Writing A Balanced Chemical Equation

In these lessons, we will learn how to write a balanced chemical equation given the word equation. We have more lessons on the rules for balancing chemical equations.

Share this page to Google Classroom

Related Pages
Writing Ionic Equations
Molar Volume, Avogadro’s Law
Chemistry Lessons

Chemical Equation

A chemical equation shows the overall change of reactants to products in a chemical reaction.

Sometimes, state symbols are required to indicate the physical states of the substances in a chemical reaction.

The following table gives the physical states and the state symbols used in chemical equations: solid, liquid, gas, aqueous.

Chemical State Symbols

The following table gives the valency of some common ions. This table can be used to help you work out the chemical formula of the reactants and products.

Valency of Ions

Here are some simple covalent formulas that you will find useful to remember:

  • Water H2O,
  • Carbon Dioxide CO2,
  • Ammonia NH3,
  • Hydrogen H2,
  • Oxygen O2,
  • Nitrogen N2,
  • Sulfur Dioxide or Sulphur Dioxide SO2,
  • Methane CH4

Here are some simple ionic formulas that you will find useful to remember:

  • Sodium Chloride NaCl,
  • Calcium Chloride CaCl2,
  • Magnesium Oxide MgO,
  • Hydrochloric Acid HCl,
  • Sulfuric Acid or Sulphuric Acid H2SO4,
  • Nitric Acid HNO3,
  • Sodium Hydroxide NaOH,
  • Potassium Hydroxide KOH,
  • Calcium Hydroxide Ca(OH)2,
  • Calcium Carbonate CaCO3,
  • Aluminum Oxide Al2O3,
  • Iron Oxide Fe2O3

The following diagram shows how to write a chemical equation. Scroll down the page for more examples and solutions.

Writing Chemical Equations

Conversion Of Word Equation To Chemical Equation

In a precipitation reaction, sodium hydroxide solution is mixed with iron(II) chloride solution. Sodium Chloride solution and insoluble iron(II) hydroxide are produced. Write a balanced chemical equation including the state symbols.

Step 1: Identify reactants and products and place them in a word equation.

sodium hydroxide + iron(II) chloride → sodium chloride + iron(II) hydroxide

Step 2: Convert the chemical names into chemical formulas. Place them based on the chemical equation and write the state symbols.

writing chemical equations

Step 3: Balance the chemical equation.

2NaOH(aq) + FeCl2(aq) → 2NaCl(aq) + Fe(OH)2(s)

Write a balanced chemical equation for
Sodium(s) + hydrochloric acid(aq) → sodium chloride(aq) + hydrogen(g)

Step 1: Convert the chemical names into chemical formulas. Place them based on the chemical equation and write the state symbols.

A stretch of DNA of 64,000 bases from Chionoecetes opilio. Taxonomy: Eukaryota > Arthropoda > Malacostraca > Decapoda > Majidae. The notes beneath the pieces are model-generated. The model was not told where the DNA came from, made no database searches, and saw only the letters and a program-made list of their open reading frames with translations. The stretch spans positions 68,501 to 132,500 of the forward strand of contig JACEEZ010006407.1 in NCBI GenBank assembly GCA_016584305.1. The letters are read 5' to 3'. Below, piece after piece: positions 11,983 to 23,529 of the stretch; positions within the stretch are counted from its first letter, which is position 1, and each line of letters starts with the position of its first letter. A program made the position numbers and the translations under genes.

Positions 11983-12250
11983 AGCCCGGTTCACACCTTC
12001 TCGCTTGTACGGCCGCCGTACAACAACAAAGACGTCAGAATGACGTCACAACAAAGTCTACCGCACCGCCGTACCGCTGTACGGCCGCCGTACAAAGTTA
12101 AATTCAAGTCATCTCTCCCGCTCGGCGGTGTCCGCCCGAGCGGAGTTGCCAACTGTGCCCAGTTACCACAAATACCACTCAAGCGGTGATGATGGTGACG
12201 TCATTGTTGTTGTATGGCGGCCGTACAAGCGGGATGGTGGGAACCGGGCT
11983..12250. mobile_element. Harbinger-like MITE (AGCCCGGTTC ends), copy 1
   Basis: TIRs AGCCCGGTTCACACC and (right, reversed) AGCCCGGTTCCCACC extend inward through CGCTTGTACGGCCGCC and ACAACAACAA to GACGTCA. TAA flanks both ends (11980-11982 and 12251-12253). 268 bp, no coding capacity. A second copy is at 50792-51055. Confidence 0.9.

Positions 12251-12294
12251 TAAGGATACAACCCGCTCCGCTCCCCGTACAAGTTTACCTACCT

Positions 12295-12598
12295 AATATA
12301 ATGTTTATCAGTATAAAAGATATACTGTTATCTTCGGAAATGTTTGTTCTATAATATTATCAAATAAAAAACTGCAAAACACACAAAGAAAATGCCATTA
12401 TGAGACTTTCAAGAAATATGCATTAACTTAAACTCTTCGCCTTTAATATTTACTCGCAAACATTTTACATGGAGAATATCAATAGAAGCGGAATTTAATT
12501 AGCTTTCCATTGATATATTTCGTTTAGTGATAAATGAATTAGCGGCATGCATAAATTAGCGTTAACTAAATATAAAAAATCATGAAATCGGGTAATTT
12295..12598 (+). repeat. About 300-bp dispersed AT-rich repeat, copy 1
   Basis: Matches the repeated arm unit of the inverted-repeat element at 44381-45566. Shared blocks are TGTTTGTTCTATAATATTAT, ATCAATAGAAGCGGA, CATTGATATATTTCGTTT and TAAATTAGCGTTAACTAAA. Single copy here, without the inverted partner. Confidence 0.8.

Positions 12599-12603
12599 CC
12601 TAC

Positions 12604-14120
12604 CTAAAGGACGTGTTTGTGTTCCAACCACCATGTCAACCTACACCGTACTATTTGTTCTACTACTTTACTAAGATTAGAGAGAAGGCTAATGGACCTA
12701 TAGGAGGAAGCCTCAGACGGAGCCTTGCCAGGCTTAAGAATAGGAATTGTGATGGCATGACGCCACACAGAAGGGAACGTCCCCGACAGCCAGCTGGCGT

Step 2: Balance the chemical equation.

2Na(s) + 2HCl(aq) → 2NaCl(aq) + H2(g)

How To Write A Balanced Chemical Equation From A Word Equation?

When compounds react, they are chemically changed into new compounds. Every chemical change can be communicated symbolically using a chemical equation. Chemical equations combine formulas with other symbols to show what changes takes place.

Aluminum + Iron(III) oxide → Aluminum oxide + Iron
Oxygen + Hydrogen → Water
Methane + Oxygen → Carbon Dioxide + Water
Butane + Oxygen → Carbon Dioxide + Water

How To Interpret Chemical Symbols And Write Simple Balanced Equations?

Each element is represented by a different symbol.
All these symbols are in the periodic table.
We can use these symbols to show molecules of compounds, and they can show us the ratio of the different elements which combine to form compounds.

Practice Writing Chemical Equations From Word Problems And Balancing Equations


  1. Ammonium nitrate decomposes explosively to form nitrogen, oxygen, and water vapor.
  2. Dinitrogen tetrahydride reacts with oxygen to produce nitrogen and water.
  3. Lead(II) nitrate reacts with sodium iodide to create lead (II) iodide and sodium nitrate.
  4. Phosphorous reacts with oxygen gas to produce diphosphorous pentoxide.
  5. When calcium comes in contact with water, calcium hydroxide and hydrogen gas is produced.
  6. When hexane (C6H24) reacts with oxygen a combustion reaction occurs. This reaction produces carbon dioxide and water.
  7. Sodium hydroxide reacts with iron (III) nitrate to create a precipitate of iron (III) hydroxide in a solution of sodium nitrate.
  8. Mercury (II) oxide decomposes to produce mercury and oxygen.
  9. Zinc hydroxide reacts with phosphoric acid (H3PO4) to produce zinc phosphate and water.
  10. Sulfur dioxide and oxygen combine to produce sulfur trioxide.

Try the free Mathway calculator and problem solver below to practice various math topics. Try the given examples, or type in your own problem and check your answer with the step-by-step explanations.
Mathway Calculator Widget

We welcome your feedback, comments and questions about this site or page. Please submit your feedback or enquiries via our Feedback page.